Strawberries are ripe in early summer, in June, along with their popular jam pairing, rhubarb. Blueberries and raspberries ripen in July. While you can take the time to pick your own or make jam from whatever’s growing in your own garden, Souther also recommends freezing a berry harvest and making jam from frozen fruit. She uses frozen berries in her blended jam recipes, like strawberry-rhubarb and triple fruit.
“It’s easy to reuse jams in various things,” Souther said. 
She recommends using it in a marinade (like glaze for your chicken to go on the grill this summer) or adding it to plain yogurt.
 
Put a lid on it
Canning in mid-summer (July & August)
What’s in season: apricots, beans, beets, blueberries, broccoli, cabbage, celery, carrots, cauliflower, corn, cucumbers, eggplant, greens, herbs, kale, nectarines, onions, peaches, peas, peppers, potatoes, raspberries, summer squash, sweet corn, turnips, tomatoes, zucchini
 
The mid-summer harvest has a lot to offer. Stop by a farmstand or farmers market during July or August and you’ll find fruits and veggies in abundance. While they’re great to eat and cook fresh out of the field, ripe veggies are also prime for canning.
But before you do that, “You want to make sure that it’s the highest quality produce that you can get,” Mullen said.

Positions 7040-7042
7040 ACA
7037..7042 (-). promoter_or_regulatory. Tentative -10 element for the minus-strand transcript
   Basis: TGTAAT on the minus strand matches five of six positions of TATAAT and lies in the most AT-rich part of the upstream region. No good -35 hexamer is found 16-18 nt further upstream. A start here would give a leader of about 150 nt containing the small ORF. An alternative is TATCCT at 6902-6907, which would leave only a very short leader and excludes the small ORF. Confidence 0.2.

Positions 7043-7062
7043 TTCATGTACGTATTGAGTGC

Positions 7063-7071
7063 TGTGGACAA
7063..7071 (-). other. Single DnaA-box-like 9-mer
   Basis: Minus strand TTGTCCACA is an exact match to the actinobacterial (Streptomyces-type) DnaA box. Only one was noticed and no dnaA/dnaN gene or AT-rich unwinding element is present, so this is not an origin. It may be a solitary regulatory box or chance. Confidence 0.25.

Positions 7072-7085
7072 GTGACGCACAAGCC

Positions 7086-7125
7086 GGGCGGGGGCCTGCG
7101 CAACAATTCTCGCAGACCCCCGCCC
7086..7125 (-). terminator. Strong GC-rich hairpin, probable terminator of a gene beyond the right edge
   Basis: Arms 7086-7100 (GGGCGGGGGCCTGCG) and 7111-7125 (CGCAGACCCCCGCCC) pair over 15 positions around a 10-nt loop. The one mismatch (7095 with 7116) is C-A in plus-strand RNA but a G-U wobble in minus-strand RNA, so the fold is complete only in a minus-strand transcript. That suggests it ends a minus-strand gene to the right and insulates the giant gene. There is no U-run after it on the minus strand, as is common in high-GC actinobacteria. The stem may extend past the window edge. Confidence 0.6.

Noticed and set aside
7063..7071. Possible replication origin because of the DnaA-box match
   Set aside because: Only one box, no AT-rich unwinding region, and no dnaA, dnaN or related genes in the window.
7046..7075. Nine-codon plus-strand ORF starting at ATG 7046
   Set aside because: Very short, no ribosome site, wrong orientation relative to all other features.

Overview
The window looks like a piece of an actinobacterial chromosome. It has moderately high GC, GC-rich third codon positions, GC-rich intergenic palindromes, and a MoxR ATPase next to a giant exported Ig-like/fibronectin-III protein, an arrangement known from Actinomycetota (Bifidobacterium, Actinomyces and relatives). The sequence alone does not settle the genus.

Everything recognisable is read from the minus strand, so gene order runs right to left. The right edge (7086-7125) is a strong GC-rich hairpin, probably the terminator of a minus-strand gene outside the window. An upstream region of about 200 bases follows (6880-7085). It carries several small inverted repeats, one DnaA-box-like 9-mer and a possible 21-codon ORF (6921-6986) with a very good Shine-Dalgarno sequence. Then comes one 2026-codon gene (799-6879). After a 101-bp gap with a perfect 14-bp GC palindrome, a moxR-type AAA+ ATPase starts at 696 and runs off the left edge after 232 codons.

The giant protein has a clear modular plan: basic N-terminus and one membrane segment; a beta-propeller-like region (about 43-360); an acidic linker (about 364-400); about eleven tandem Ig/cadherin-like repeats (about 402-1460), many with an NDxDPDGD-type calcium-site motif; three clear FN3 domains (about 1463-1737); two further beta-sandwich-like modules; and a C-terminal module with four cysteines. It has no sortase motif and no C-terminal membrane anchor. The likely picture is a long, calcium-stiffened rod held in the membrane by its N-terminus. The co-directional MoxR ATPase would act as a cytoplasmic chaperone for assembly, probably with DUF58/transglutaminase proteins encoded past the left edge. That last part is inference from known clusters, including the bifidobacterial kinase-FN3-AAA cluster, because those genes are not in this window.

Mullen is a field specialist in food and agriculture and is also active in food preservation programs. She said that food preservation certainly is getting trendy, but what’s driving it is the local food movement.
“I think the biggest thing is having locally sourced food available, and so one of the ways that you can do that, especially in the winter, is with food preservation,” Mullen said. “People really want to have that fresh local taste or the quality.”
She said that a few years ago the UNH Cooperative Extension had a big increase in interest in food preservation techniques like canning. 
“The biggest problem is a lot of times people find out that it is a very labor-intensive, time-intensive process and so they might do one thing, but then nothing,” she said. “But then I know other people who really just enjoy it and have the time to spend to do it, so they do get very excited about it and do a lot of food preservation.”